Soon after the founding of the State of Israel, Prime Minister David Ben-Gurion and the head of the American Jewish Committee, Jacob Blaustein, arrived at a modus vivendi designed to ensure that neither community would meddle in the other’s affairs—and to refute the charge that American Jews who supported Israel were guilty of disloyalty to America. Jews have prospered on this continent as in no previous diaspora. Judaism too has flourished in many respects. Both developments owe a great deal to Israel. At the same time, our fellow Americans in recent decades have overwhelmingly affirmed that Jews and other minorities are and should be full members of the democratic and pluralist society we share.

American Jews like me are staking our lives on this promise, and on the conviction that authentic and rich Jewish communal life is possible here as well as in Israel. We are wagering that our Judaism will not fall victim anytime soon to the twin forces of assimilation and anti-Semitism. Israeli leaders from Ben-Gurion and Golda to Bibi have forcefully articulated their conviction that we in the Diaspora are deluded on this score. Look at the Pew Report for evidence of assimilation. Look at Charlottesville for proof that anti-Semitism has not disappeared. We respond by pointing to rights and privileges guaranteed by law; to an incredible record of personal achievement and cultural/religious creativity; to influence in the larger society greatly disproportionate to our small numbers. They point to a calendar that is not Jewish, streets that are rarely named for Jews, and a Jewish identity that must be chosen again and again, and can easily be sloughed off. Judaism here is an option. In Israel it is given “with the territory.” And besides, note some Zionist critics, no declaration can guarantee “rights and political status” for a minority—not in 1917 and not in 2017. The winds of public opinion might not always blow in a direction favoring Jews.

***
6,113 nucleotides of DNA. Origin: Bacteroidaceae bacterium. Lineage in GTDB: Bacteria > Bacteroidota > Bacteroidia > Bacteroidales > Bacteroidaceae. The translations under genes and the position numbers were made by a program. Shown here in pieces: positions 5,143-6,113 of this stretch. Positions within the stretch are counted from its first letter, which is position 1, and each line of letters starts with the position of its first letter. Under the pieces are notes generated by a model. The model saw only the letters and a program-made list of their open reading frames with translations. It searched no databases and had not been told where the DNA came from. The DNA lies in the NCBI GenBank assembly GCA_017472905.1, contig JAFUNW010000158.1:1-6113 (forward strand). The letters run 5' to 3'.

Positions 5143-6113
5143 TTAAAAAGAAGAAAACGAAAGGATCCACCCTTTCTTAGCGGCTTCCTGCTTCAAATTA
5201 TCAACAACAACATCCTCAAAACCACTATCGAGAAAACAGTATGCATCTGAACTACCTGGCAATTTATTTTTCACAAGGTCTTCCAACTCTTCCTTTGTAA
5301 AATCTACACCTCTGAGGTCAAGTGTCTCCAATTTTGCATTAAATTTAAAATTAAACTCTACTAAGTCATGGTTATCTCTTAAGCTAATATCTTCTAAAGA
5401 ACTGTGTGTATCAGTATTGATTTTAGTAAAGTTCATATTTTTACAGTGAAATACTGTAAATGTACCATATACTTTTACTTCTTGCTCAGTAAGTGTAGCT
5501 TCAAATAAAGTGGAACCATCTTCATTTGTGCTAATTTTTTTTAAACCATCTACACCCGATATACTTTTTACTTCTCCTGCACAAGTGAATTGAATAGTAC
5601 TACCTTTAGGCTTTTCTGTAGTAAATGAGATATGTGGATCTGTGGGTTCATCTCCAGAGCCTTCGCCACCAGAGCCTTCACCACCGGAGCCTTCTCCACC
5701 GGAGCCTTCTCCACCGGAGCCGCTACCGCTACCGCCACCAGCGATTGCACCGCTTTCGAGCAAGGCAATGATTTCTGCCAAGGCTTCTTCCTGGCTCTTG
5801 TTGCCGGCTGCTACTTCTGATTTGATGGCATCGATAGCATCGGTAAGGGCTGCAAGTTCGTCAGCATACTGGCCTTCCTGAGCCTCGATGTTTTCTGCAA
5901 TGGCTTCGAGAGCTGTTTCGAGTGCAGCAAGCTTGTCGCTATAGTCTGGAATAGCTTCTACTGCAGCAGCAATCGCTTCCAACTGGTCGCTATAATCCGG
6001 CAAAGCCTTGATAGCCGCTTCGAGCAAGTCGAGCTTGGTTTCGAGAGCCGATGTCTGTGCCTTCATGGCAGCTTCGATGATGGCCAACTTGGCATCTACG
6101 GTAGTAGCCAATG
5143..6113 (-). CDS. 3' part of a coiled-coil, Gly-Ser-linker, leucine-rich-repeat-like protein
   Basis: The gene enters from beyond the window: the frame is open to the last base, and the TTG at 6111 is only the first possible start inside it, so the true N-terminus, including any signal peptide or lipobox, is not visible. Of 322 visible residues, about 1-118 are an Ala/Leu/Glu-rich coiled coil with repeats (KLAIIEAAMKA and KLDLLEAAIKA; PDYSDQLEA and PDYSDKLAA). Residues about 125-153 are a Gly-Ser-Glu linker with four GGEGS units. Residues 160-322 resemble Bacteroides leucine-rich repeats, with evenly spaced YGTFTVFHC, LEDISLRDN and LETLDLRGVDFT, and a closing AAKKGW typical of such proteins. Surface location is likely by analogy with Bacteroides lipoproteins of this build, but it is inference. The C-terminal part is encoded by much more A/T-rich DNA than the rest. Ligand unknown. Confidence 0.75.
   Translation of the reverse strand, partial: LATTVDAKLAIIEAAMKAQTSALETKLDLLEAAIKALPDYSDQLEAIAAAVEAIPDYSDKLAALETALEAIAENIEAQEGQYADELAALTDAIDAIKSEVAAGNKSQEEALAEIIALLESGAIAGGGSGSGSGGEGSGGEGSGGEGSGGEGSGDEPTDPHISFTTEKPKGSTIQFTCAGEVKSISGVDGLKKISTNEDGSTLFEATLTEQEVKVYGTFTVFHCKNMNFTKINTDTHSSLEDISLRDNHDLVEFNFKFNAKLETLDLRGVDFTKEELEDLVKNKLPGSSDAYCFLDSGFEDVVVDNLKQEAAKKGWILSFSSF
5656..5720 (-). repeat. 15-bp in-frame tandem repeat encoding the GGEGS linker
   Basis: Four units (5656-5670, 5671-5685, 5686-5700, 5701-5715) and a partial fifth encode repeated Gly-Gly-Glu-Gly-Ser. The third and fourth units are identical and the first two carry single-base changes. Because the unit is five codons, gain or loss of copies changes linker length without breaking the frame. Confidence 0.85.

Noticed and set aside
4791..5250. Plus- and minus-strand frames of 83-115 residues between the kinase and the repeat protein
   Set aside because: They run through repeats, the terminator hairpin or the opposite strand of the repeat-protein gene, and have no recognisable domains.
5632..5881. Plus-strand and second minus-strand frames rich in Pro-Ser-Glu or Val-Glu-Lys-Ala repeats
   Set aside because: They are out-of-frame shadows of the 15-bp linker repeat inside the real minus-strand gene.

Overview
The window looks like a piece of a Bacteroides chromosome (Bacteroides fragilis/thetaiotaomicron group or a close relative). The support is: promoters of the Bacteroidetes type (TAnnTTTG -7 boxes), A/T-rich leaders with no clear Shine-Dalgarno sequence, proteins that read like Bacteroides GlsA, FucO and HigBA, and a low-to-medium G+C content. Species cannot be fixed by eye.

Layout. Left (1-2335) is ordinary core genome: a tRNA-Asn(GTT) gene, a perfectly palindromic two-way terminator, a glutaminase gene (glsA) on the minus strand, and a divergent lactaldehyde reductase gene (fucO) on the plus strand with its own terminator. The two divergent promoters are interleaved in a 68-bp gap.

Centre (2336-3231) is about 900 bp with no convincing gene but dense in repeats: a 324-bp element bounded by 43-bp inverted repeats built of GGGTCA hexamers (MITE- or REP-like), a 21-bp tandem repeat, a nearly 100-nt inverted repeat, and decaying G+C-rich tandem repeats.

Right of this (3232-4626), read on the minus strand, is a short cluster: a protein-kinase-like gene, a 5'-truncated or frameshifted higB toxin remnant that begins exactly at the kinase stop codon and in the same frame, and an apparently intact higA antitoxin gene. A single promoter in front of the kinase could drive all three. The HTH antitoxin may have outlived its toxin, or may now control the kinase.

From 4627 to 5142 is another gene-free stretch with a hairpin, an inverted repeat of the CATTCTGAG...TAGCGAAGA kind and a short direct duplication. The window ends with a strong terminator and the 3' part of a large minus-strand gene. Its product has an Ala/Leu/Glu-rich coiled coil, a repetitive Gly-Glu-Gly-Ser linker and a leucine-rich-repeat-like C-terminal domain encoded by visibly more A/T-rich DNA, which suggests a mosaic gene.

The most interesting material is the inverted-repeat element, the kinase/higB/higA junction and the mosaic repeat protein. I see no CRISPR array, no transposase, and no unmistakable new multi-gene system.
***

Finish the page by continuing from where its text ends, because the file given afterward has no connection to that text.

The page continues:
There is one final difference between the two Jewries addressed in the Balfour Declaration: whereas Jews in the Diaspora generally think about Israel with great concern, wondering how the State can survive the formidable challenges it faces, the Israelis I know sometimes worry about that too—but seem to worry more about whether we can survive as Jews in North America, given the forces of anti-Semitism that seem resurgent around the world and the ever-growing tendency toward assimilation. I rarely hear Jews in North America concede—as leading Zionist thinkers have long maintained—that we believe and practice Judaism as we do in part out of conscious and unconscious consideration for how much Jewish distinctiveness our societies will tolerate. Schechter took this question very seriously—and so should we.

Jewish survival in our day depends, as it did a century ago, on Jews’ ability to protect our interests and defend ourselves. Israel has been a game-changer in this regard. But Jewish survival and well-being depend no less on knowing who we are, going deep into our tradition and living by its teachings. We need proud Jews—but pride is not enough. We need engagement, learning, activity, commitment. With God’s help, and a lot of work on our part both in Israel and in Diaspora, we will ensure that our “rights and status” —and our tradition—long endure.